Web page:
The fact that the Taliban were resurgent in Afghanistan and had come back from their earlier defeat to pose a threat to the puppet government we installed there was little noted by the media and not really in the consciousness of the average US citizen until last year. The fact that people still may ask what we are really fighting for there, and what our goals are, shows that our leaders still cannot make a convincing case for prosecution of a war that is bound to become more costly from this time forward.

    Hell, the majority of people in the US still believe that Saddam Hussein was the culprit behing 9-11. Getting these people to comprehend the stakes for us in Afghanistan and Pakistan would be a major undertaking, and I have not seen a President or candidate capable of doing so. Even a reputed master communicator like Obama cannot sell this war as anything other than a mission we need to pursue so we may avoid a humiliating defeat.

  4. marky32141 said, on July 21, 2010 at 12:27 am

    You know what? president obama has only been going on trips and taking vacatijon like george bush! i mean a president shouldnt be doing it this much! thats a bad way to show how good of a president they cant be. i disagree with what he is doing! I dont like obama and i wish a new president came to place. We need somebody like ronald regan or eisonhower! Dude obama i wish i wasnt in america when you were president 😦

  5. American citizen said, on July 25, 2010 at 5:30 pm

    Afghanistan reminds me of Vietnam a useless war keeping Americans busy with false propaganda of treats that do not exist. Ronald Regan and George Bush, mostly Bush, lead the path to our current situation of failure today. Our government in the beginning supported, COVERTLY, Afghanistan against the Russians with over 1 billion dollars of war goods. But after ending their involvement refused to aid 1 million dollars for education/schools for Afghanistan.

    Here we are today waging war in that very same country…..No sense whatsoever.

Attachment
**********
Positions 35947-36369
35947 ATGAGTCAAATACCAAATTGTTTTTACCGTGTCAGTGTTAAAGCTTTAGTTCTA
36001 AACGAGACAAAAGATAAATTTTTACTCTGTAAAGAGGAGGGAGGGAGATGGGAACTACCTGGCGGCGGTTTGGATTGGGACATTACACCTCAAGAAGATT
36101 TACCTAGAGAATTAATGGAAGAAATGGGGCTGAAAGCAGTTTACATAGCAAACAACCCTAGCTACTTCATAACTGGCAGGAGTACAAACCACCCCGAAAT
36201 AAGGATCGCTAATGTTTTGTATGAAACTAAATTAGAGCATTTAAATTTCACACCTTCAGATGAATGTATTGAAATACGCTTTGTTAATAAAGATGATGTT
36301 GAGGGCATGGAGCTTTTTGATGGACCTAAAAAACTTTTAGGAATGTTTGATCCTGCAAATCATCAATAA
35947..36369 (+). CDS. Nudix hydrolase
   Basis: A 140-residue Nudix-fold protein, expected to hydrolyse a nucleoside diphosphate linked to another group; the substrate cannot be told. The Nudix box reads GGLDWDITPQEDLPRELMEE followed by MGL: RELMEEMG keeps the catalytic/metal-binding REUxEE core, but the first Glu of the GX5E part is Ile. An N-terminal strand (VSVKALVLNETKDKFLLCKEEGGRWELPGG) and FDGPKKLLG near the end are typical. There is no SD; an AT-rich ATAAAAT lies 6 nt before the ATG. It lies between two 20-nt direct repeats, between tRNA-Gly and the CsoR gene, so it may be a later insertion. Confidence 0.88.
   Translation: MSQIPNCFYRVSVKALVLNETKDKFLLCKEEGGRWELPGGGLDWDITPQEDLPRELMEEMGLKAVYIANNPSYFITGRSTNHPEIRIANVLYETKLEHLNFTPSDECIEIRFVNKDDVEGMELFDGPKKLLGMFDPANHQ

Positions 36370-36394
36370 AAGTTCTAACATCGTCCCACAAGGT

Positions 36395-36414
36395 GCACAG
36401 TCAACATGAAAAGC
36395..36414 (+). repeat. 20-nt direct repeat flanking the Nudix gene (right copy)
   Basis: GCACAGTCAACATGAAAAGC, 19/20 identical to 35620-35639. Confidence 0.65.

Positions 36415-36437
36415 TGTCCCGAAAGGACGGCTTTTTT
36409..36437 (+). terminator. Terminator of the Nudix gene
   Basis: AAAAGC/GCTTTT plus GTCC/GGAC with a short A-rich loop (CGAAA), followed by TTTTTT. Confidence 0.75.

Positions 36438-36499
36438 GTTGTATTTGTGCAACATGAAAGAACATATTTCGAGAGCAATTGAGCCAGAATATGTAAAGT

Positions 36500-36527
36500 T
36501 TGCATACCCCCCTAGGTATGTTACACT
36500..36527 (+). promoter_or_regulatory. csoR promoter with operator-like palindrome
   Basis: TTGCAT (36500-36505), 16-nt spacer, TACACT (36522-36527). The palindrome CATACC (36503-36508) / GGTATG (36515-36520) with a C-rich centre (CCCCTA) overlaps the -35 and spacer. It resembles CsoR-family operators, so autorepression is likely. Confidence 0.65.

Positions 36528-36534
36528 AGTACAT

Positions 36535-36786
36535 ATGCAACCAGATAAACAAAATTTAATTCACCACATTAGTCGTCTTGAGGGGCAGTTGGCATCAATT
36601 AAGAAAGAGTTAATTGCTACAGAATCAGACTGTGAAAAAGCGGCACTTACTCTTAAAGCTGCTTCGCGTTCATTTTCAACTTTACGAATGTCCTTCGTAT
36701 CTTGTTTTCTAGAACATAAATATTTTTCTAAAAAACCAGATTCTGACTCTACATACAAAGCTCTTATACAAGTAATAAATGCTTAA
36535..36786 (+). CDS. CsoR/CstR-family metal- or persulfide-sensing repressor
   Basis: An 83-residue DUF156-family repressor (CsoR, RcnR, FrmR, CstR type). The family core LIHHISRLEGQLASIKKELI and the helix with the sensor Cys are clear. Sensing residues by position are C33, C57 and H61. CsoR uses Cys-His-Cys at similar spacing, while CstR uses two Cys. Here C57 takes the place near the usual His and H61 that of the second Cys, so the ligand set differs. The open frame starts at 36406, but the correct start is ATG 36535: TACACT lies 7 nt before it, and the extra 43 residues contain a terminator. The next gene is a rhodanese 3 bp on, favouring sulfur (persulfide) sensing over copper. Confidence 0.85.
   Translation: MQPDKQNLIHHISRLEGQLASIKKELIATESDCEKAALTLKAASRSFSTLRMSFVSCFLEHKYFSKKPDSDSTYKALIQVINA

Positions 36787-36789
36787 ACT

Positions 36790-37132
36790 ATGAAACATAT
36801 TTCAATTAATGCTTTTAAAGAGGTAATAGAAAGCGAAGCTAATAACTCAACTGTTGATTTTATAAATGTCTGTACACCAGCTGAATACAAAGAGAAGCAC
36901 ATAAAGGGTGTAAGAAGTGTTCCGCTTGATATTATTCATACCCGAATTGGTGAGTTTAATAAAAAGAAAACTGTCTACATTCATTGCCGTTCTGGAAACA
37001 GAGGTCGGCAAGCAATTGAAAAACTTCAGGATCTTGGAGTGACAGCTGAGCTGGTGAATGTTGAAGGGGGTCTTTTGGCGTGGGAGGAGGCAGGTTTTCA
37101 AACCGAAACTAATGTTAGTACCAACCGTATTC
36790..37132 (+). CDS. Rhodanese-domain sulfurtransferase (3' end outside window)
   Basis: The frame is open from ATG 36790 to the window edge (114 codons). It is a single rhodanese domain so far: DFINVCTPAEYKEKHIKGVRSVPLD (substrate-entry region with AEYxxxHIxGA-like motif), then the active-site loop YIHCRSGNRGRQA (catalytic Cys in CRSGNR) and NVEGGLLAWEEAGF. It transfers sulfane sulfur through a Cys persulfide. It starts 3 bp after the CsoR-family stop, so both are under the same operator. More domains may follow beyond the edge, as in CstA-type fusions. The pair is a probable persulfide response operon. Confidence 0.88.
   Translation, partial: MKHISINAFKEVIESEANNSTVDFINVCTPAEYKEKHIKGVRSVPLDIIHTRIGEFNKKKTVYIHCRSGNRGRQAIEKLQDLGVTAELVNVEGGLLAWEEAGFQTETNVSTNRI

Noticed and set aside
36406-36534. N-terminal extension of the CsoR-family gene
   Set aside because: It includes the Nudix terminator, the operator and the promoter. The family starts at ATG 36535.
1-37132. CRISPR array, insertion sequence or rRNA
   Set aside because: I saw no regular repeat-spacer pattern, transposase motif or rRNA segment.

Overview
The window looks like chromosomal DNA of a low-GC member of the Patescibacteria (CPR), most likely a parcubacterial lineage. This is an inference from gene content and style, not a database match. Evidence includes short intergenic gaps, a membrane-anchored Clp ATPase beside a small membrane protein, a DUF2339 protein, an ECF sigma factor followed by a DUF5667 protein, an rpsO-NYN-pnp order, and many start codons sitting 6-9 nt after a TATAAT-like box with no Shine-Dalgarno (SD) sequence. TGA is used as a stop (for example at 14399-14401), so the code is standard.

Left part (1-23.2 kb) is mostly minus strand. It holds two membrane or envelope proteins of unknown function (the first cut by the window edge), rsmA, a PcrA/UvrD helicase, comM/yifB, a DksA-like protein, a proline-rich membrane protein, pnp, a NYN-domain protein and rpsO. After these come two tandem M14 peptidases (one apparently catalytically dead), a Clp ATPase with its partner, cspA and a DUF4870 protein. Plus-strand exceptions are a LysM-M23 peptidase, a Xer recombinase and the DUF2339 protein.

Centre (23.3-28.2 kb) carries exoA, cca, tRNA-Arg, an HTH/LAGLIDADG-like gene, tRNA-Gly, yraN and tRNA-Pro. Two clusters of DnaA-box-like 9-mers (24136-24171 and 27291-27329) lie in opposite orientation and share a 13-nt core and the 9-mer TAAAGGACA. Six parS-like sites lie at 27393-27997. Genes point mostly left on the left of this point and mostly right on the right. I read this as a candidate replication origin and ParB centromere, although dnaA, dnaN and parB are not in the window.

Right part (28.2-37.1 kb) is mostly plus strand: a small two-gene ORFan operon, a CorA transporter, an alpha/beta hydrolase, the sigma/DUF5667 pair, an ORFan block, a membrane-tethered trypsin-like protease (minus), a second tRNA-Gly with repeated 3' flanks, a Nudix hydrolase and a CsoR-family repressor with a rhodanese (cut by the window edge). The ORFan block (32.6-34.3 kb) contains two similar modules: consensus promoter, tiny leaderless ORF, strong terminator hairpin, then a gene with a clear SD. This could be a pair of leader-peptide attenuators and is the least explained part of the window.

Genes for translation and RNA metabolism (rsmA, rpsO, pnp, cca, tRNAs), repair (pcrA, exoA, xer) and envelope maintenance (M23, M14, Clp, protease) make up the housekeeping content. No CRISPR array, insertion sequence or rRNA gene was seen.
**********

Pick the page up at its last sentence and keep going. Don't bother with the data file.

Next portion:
• Dan said, on July 25, 2010 at 8:32 pm

      I understand your frustration with the war, as well as your comparisons between Afghanistan and Vietnam. And in many ways, the two conflicts do resemble one another; the U.S. finds itself battling a foreign sponsored insurgency (U.S.S.R. with the Vietcong and Pakistan with the Taliban) and is essentially hostage to the actions of a weak and unpopular host government.

      But there are also lots of differences between the two (in addition to cultural, ethnic, and religious distinctions). For instance, the Vietcong was relatively popular in the eyes of the Vietnamese population, which made the job of containing the rebels even more difficult for the U.S. Military. The Afghan Taliban- while somewhat popular in Pashtun areas in the south- is generally despised by Afghans as backward and brutal. Unfortunately, the Taliban’s lack of support is still not making Washington’s job easy.

      One more point to consider; the United States had a justification for launching its war in Afghanistan. The U.S. could argue- and did in fact argue- self defense as one of the main goals for routing the Taliban Government in 2001-2002. Of course, I’m sure that one of the main reasons for using self-defense as an argument was the concepts universal support in the U.N. Charter. It’s really difficult to argue against self-defense.

      Contrast that with America’s involvement in Vietnam in 1964, which wasn’t necessarily supported by all Americans and whose justification is still in dispute today.

      Thank you for your comment. Check back soon!!

  6. American citizen said, on July 25, 2010 at 9:38 pm

    Thank you Dan, I appreciate the info.

    Good site.

    • Dan said, on July 27, 2010 at 1:38 am

      Thank you…it’s about a year in the making, but hopefully always improving. Pass on the URL to anyone interested in international affairs.